Aid workers are calling for better health access for an estimated 140,000 internally displaced persons (IDPs) in Myanmar’s western Rakhine State, most of them Rohingya Muslims.
Although a number of NGOs and government mobile clinics are providing basic health services inside the roughly 80 camps and settlements, they are limited, and emergency health referrals remain a serious concern, they say.
According to Médecins Sans Frontières (MSF), conditions inside the camps, combined with the segregation of ethnic Buddhist Rakhine and Muslim Rohingya and ongoing movement restrictions, are having a severe impact on health care.
Movement restrictions were slapped on Rohingyas around Sittwe, the Rakhine State capital, after bouts of sectarian violence in June and October 2012.
Another concern is the negative attitude of many ethnic Rakhine to assistance provided to Muslim IDPs.
“With threats and intimidation both to health provider and patient, this becomes an irreconcilable dilemma,” Carol Jacobsen of the medical NGO Merlin told IRIN, adding that “hostile access”, limited transportation and poor security were obstacles to health care for the Muslim population.
“Pregnant women dying unnecessarily”
Aside from IDPs, thousands of Rohingyas in their villages or places of origin - many reachable only by boat - are restricted from travelling to local township hospitals in the event of a medical emergency, aid workers report.
“MSF has just returned from areas where whole villages are cut off from basic services,” said Ronald Kremer, MSF emergency coordinator in Rakhine State. “What we have seen shows that current policies such as movement restrictions are having a detrimental impact on people’s health. This includes TB patients unable to access the treatment they need to stay alive, and pregnant women dying unnecessarily because they have nowhere safe to deliver.”
It’s estimated there are 5,000 pregnant displaced women living in the camps.
“Normally, these women would be going to government hospitals or clinics,” said Marlar Soe, field coordinator for the UN Population Fund (UNFPA) in Sittwe, noting that government midwives, who are largely ethnic Rakhine, are not going into the camps.
Almost one year after the initial violence in Rakhine State, more than half the IDPs are in Sittwe, one of nine strife-affected townships. Most Rohingyas are confined to a series of camps on the outskirts of the town.
Security forces and metal barricades, topped with razor wire, prevent camp residents from leaving what activists are now describing as a ghetto-like prison.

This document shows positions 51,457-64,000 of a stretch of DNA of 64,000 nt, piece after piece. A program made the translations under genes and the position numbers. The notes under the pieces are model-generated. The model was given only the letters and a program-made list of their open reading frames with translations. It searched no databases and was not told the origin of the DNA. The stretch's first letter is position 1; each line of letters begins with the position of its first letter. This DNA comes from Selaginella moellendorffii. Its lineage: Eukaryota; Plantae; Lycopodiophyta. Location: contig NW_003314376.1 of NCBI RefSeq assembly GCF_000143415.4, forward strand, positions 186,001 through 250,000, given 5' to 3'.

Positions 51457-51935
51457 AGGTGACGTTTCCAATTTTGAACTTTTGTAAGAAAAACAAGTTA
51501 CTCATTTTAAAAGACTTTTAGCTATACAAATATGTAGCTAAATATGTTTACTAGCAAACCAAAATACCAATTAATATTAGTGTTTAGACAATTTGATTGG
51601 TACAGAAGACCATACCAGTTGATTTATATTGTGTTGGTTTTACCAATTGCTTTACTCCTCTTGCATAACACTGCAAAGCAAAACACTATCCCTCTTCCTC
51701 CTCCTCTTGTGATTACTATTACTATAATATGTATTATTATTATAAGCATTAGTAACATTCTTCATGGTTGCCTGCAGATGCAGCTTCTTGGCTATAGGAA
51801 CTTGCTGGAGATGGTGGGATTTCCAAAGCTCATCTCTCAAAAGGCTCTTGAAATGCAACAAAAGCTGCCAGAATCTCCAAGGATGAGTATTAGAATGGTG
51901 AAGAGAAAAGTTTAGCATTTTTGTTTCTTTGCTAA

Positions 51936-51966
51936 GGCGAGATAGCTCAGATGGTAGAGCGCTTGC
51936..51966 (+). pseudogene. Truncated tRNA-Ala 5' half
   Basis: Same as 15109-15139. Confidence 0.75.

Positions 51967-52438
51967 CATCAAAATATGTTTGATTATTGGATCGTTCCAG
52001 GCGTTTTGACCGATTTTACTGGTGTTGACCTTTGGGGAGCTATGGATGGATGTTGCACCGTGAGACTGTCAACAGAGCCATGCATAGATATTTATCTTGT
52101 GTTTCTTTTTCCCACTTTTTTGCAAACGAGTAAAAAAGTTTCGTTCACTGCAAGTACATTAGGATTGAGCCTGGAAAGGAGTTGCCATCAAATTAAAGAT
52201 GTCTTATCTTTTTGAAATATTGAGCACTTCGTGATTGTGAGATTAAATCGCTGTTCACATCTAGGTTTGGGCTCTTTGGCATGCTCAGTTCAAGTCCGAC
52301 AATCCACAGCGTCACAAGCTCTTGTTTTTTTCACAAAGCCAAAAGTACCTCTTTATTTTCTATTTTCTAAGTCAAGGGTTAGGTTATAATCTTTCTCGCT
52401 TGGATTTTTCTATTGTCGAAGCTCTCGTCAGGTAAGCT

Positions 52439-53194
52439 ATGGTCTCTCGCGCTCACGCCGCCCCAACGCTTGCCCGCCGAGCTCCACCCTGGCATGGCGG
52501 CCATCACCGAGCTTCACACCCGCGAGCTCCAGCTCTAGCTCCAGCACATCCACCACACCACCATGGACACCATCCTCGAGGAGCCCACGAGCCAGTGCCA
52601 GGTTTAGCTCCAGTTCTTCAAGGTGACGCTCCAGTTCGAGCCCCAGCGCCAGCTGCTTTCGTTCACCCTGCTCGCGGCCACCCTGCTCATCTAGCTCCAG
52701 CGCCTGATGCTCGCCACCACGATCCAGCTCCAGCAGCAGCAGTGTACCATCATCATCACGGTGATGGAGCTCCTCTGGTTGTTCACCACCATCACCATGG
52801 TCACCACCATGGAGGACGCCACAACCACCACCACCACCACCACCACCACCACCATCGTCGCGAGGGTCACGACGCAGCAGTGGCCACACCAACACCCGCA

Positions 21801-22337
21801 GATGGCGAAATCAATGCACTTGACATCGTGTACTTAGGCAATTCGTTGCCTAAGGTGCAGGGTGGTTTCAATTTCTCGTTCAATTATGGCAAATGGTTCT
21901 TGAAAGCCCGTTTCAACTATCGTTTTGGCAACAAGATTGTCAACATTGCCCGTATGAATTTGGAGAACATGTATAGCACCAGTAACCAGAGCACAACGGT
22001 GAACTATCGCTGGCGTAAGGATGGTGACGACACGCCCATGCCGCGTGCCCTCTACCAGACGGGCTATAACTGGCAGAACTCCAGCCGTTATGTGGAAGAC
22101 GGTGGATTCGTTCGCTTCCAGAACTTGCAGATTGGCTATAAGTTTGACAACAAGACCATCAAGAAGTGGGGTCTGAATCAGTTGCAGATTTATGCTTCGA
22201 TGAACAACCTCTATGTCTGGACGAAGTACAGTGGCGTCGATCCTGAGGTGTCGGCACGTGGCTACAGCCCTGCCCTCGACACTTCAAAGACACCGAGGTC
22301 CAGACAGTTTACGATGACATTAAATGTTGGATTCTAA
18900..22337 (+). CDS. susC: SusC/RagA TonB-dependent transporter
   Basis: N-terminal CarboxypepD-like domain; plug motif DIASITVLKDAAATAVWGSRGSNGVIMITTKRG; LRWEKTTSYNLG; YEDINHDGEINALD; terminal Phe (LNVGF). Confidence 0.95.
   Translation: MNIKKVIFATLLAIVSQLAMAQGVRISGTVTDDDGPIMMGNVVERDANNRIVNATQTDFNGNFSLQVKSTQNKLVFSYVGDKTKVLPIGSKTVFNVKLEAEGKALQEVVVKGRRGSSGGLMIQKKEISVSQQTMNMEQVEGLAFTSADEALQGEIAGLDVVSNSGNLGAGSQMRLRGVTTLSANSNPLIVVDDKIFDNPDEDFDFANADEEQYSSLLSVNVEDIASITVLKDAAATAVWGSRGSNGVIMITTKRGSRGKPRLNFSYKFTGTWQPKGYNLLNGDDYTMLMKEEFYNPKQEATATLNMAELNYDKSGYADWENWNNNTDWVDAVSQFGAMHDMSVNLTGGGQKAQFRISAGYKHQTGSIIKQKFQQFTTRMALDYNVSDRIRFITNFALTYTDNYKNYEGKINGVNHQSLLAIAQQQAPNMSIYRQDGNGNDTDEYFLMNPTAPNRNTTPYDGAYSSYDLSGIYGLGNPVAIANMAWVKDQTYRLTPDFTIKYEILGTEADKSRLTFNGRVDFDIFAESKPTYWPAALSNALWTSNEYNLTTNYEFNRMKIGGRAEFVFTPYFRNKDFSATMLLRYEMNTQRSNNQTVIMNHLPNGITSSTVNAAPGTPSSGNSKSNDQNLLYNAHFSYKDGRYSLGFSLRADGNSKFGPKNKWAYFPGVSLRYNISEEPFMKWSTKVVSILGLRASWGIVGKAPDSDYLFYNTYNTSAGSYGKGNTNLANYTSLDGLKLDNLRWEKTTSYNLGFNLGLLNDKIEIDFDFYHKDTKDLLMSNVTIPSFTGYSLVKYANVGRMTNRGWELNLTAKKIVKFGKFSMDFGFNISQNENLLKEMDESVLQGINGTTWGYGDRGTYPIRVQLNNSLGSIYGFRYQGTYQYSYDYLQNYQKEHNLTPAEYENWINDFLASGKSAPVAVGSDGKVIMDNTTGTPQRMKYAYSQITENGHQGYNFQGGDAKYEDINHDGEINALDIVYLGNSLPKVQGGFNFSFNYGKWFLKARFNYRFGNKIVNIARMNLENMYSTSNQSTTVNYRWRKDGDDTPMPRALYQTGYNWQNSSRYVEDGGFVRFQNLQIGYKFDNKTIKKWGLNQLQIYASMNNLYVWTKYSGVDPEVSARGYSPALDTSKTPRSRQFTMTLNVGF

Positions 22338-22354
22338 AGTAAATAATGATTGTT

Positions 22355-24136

Thee Chaung Camp, near Sittwe, Rakhine State, Myanmar. An emergency evacuation team transfers a young child from a health post in Thee Chaung Camp to Sittwe hospital. Access to health care is a major problem for people who have fled to camps outside Sittw
Call for action on hospitals
The 12-bed Dar Pai emergency hospital is the only government-run health facility for the more than 100,000 Muslim IDPs and residents in an area which encompasses 11 IDP camps and makeshift sites, as well as five Rohingya host communities.
Doctors are rarely seen and medicine is in short supply, say IDPs.
“You’re lucky if you can get an aspirin there,” said Aung Win, a 57-year-old Rohingya man from the Mawlee quarter of Sittwe, referring to the hospital.
Edward Hew, head of relief operations for Mercy Malaysia, says it is time for the international community to come together with state health authorities to strengthen the Dar Pai hospital as it is currently the only option available. “Many patients are not comfortable with being referred to Sittwe Hospital,” he said.
The International Committee of the Red Cross (ICRC) currently provides emergency medical evacuation services to Sittwe Hospital. “This, however, is not always easy given the security situation, as well as the limited number of beds  allocated for Muslims,” said one aid worker who preferred anonymity.
Meanwhile, with monsoon rains having begun, there is growing concern about the risk of water-borne and communicable diseases.
“Many of the risk factors for an outbreak are present, including overcrowding, open defecation, limited potable water, poor hygiene standards and many living in makeshift shelters,” said Ingrid Maria Johansen, project coordinator for MSF in Sittwe, warning that an outbreak of acute watery diarrhoea could spread quickly through the camps.